With each passing year, William Russo's Chicago Jazz Ensemble becomes increasingly vital to this city's musical landscape.
Moreover, the season-opening concert that the orchestra played Wednesday night at Columbia College Chicago, where it is in residence, suggested that the band is reaching a new artistic level. The fervency and commitment of this performance, as well as its technical acuity, could only come from a top-rank ensemble with a signature sound and style.
After several years of developing and expanding its repertoire, the CJE now sounds unlike any other comparable group. Ultimately, it may have only one real peer: the Lincoln Center Jazz Orchestra, led by Wynton Marsalis.
That the CJE acquitted itself so well on this occasion probably should not have come as a surprise, since much of the evening was devoted to music from the repertory of Stan Kenton's bands. In the 1950s, Russo served as trombonist and composer-arranger in Kenton's organization, so his knowledge of that ensemble and its repertoire is as comprehensive as it is intimate.
But the CJE never had devoted so much of an evening's program to the Kenton book, nor revealed as much about its expressive breadth. In part, the Kenton theme was designed to heighten awareness of the CJE's new recording, "Kenton a la Russo."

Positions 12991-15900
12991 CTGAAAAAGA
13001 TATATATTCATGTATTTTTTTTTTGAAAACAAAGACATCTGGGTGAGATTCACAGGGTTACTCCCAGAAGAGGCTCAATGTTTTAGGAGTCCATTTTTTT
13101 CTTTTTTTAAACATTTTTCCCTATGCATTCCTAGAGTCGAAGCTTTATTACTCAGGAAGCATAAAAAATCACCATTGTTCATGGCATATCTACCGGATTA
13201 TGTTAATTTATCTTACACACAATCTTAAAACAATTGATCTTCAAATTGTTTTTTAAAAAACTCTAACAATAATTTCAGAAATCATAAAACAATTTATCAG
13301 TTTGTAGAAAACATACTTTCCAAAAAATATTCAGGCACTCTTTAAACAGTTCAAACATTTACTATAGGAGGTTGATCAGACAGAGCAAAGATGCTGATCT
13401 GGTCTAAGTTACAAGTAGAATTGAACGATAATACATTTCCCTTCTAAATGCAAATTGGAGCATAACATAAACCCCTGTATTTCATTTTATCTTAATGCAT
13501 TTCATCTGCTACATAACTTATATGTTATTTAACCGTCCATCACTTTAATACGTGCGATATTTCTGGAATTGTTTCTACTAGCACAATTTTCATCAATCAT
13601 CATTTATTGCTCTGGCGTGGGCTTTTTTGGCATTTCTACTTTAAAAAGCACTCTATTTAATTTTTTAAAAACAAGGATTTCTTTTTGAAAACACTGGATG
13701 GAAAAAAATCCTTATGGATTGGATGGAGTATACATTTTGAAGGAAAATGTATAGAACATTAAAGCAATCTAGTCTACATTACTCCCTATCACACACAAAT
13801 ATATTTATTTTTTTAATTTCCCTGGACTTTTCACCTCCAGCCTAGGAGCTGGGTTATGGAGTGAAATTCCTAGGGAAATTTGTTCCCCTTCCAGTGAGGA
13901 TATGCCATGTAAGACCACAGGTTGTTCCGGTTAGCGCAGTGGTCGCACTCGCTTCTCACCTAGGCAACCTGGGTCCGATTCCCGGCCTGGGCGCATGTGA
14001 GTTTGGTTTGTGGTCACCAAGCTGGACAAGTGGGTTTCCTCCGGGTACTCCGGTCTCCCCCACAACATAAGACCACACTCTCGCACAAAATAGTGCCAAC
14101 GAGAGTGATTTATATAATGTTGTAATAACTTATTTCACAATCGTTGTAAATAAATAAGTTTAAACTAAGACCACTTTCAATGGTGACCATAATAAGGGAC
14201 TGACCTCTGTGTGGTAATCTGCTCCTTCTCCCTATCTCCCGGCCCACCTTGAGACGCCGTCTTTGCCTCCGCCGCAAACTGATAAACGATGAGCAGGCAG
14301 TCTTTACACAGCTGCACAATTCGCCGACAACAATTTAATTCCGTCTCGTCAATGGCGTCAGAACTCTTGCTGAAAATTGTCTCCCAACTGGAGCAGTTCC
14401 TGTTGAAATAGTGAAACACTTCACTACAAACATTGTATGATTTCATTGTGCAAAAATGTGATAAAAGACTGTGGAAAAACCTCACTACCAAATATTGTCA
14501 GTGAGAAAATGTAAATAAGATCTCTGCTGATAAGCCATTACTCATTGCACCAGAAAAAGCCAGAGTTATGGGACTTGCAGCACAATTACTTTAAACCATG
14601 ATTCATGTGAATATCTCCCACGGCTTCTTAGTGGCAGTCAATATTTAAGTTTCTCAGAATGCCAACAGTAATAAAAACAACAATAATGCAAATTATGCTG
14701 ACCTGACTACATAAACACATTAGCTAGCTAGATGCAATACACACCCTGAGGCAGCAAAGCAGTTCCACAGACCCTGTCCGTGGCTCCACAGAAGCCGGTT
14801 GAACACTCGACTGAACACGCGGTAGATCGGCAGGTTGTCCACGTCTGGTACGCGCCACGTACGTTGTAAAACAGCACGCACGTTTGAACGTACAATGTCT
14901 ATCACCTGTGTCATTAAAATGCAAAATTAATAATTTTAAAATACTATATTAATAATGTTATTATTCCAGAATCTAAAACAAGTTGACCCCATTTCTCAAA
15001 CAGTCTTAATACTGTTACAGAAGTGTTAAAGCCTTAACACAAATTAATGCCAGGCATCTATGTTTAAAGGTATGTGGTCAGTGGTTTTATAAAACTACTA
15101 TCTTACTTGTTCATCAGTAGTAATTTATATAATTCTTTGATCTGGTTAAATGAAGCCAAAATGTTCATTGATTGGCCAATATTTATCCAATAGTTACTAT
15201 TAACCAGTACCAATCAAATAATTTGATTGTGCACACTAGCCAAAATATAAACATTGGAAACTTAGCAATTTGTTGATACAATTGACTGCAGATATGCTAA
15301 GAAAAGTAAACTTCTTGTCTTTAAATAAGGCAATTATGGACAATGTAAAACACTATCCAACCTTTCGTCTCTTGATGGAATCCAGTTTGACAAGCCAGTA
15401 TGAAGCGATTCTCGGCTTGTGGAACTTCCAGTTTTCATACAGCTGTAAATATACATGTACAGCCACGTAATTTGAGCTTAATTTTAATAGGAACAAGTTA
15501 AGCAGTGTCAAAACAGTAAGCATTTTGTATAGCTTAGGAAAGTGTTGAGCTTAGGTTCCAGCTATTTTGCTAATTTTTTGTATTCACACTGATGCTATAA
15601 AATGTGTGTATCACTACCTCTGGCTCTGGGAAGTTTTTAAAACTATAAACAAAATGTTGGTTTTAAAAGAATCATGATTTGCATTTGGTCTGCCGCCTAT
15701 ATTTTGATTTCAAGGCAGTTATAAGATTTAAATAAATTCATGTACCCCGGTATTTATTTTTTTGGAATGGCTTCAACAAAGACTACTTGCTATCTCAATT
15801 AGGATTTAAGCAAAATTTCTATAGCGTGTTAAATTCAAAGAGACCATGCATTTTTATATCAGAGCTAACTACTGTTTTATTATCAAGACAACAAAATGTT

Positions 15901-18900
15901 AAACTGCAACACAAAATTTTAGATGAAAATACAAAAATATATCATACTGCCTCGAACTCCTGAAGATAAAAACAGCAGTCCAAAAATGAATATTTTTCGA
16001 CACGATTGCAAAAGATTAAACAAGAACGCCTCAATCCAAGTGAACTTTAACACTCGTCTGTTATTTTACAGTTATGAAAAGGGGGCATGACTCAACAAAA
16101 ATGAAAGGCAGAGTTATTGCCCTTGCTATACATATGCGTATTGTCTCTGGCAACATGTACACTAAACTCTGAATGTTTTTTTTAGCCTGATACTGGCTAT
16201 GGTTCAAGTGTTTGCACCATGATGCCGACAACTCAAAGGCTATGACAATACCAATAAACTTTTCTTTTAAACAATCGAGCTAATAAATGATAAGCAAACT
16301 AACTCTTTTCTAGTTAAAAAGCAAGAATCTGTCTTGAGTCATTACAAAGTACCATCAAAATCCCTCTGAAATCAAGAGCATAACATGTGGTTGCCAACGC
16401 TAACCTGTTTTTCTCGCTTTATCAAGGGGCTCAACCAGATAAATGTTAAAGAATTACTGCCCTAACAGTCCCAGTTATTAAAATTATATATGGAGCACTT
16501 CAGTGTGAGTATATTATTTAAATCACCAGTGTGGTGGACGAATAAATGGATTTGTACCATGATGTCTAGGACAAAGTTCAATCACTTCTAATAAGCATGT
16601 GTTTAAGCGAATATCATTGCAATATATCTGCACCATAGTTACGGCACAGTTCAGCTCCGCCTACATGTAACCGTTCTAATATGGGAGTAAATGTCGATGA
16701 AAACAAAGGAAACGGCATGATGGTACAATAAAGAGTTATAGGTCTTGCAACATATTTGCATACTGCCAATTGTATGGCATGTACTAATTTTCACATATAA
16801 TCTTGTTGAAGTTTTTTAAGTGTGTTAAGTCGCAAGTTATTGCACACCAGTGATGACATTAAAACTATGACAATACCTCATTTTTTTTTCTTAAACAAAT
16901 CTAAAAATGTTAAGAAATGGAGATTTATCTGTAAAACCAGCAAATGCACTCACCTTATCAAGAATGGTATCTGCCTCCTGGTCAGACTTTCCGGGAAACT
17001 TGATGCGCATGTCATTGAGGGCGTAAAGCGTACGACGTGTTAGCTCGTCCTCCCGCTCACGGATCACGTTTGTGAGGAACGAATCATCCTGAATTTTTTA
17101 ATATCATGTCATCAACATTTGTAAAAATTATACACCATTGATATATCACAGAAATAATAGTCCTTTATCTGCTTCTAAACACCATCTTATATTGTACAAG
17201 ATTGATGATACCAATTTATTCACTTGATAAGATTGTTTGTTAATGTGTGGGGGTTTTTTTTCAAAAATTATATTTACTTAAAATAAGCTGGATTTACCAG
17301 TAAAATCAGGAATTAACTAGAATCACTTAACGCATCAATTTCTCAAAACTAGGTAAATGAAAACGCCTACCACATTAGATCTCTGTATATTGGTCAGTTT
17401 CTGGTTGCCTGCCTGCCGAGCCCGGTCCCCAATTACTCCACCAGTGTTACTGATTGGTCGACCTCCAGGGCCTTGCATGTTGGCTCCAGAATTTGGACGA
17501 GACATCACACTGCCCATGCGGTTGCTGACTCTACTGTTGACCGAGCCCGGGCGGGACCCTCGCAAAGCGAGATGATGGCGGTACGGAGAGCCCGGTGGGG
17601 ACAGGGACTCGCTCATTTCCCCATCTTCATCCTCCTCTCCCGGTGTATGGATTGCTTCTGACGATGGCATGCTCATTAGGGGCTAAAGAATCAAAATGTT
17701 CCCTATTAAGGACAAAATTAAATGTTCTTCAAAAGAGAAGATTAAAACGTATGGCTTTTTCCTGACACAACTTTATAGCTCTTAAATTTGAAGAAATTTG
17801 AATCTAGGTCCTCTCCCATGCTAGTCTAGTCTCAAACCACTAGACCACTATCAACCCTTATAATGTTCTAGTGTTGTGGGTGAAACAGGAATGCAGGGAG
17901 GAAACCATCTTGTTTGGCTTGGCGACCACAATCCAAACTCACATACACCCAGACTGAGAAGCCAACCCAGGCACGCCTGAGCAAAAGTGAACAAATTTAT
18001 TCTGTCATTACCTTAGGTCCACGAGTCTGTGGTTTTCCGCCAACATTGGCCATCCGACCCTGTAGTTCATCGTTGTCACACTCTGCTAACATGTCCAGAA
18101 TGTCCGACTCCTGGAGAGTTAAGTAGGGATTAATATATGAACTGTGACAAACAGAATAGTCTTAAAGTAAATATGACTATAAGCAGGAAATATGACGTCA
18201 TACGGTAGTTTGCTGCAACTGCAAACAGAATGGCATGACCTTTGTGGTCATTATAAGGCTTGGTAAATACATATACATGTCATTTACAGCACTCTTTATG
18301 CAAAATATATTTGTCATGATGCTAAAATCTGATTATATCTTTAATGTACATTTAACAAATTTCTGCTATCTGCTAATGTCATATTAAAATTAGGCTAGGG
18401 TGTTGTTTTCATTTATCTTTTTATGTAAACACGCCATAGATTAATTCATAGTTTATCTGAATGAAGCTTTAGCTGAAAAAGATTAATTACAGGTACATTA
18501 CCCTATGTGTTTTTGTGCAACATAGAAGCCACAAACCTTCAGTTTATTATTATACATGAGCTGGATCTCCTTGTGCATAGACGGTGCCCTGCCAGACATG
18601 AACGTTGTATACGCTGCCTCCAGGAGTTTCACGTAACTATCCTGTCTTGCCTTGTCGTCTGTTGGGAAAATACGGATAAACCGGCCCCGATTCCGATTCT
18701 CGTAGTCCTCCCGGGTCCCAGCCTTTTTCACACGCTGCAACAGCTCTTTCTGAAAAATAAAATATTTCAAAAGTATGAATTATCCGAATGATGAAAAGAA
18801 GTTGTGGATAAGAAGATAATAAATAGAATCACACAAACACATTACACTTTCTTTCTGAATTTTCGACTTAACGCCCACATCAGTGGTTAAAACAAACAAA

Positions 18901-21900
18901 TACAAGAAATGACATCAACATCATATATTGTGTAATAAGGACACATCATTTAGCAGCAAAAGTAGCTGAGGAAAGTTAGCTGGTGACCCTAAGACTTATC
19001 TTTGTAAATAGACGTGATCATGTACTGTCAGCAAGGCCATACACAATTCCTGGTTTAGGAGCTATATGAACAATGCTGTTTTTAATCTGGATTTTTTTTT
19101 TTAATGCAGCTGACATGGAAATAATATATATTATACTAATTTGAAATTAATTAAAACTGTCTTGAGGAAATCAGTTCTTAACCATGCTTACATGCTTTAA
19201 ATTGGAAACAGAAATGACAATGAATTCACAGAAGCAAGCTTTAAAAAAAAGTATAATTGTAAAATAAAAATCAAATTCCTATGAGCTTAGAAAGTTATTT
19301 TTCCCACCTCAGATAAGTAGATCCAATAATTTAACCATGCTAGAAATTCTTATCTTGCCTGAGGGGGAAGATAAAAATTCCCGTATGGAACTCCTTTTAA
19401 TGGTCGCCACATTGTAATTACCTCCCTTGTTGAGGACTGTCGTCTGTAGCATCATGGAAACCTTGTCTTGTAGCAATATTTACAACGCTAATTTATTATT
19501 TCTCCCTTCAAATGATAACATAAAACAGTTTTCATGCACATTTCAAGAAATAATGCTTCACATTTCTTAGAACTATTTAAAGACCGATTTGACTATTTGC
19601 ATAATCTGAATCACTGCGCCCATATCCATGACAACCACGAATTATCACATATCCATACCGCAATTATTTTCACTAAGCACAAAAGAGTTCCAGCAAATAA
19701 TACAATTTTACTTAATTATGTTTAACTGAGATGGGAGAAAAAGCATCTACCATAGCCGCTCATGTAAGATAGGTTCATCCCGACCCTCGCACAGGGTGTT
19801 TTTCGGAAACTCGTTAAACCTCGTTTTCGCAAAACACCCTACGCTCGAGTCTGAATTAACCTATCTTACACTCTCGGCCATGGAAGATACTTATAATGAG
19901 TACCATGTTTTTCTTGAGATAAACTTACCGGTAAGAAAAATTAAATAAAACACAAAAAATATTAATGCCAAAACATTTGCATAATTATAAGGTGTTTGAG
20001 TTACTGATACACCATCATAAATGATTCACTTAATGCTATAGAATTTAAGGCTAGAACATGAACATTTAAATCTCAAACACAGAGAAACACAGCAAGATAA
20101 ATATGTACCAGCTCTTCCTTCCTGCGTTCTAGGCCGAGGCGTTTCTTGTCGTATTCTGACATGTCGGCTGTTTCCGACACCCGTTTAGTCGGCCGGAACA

Even in a whimsical piece such as "Shoo Fly Pie," the sheer amount of musical detail that these artists provided was startling. To hear vocalist Bobbi Wilsyn's saucy lines answered by trumpeter David Young's gauzy blues phrases (with plunger mute) was to realize that no piece of music is a mere throwaway to these performers.
The Wagnerian orchestral swells that Russo drew from the band in Kenton's "Eager Beaver" and the heroic scale on which Russo cast his reading of "Artistry in Rhythm" and "Artistry Jumps" would have served as a fine grand finale. But the fireworks had just begun.
For the second half of the program, guest conductor-trumpeter Buddy Childers (another Kenton alum) presided over several showpieces. None was more viscerally exciting than "Resist," from a rarely heard Russo jazz requiem titled "In Memoriam." Judging by Childers' rendition, the work ought to be heard in full. The screaming dissonance, airborne swing passages and bristling dialogue between solo trumpet and orchestra underscored the originality of Russo's writing.
And if the trombones sounded a bit rough in the opening passages of Russo's "23:N/82:W," the band quickly recovered, with characteristically propulsive Latin percussion by the great Alejo Poveda.
Chicago Jazz Ensemble will repeat this program Friday at Wheaton College and Sunday at DuSable Museum of African American History; phone 312-344-6245.
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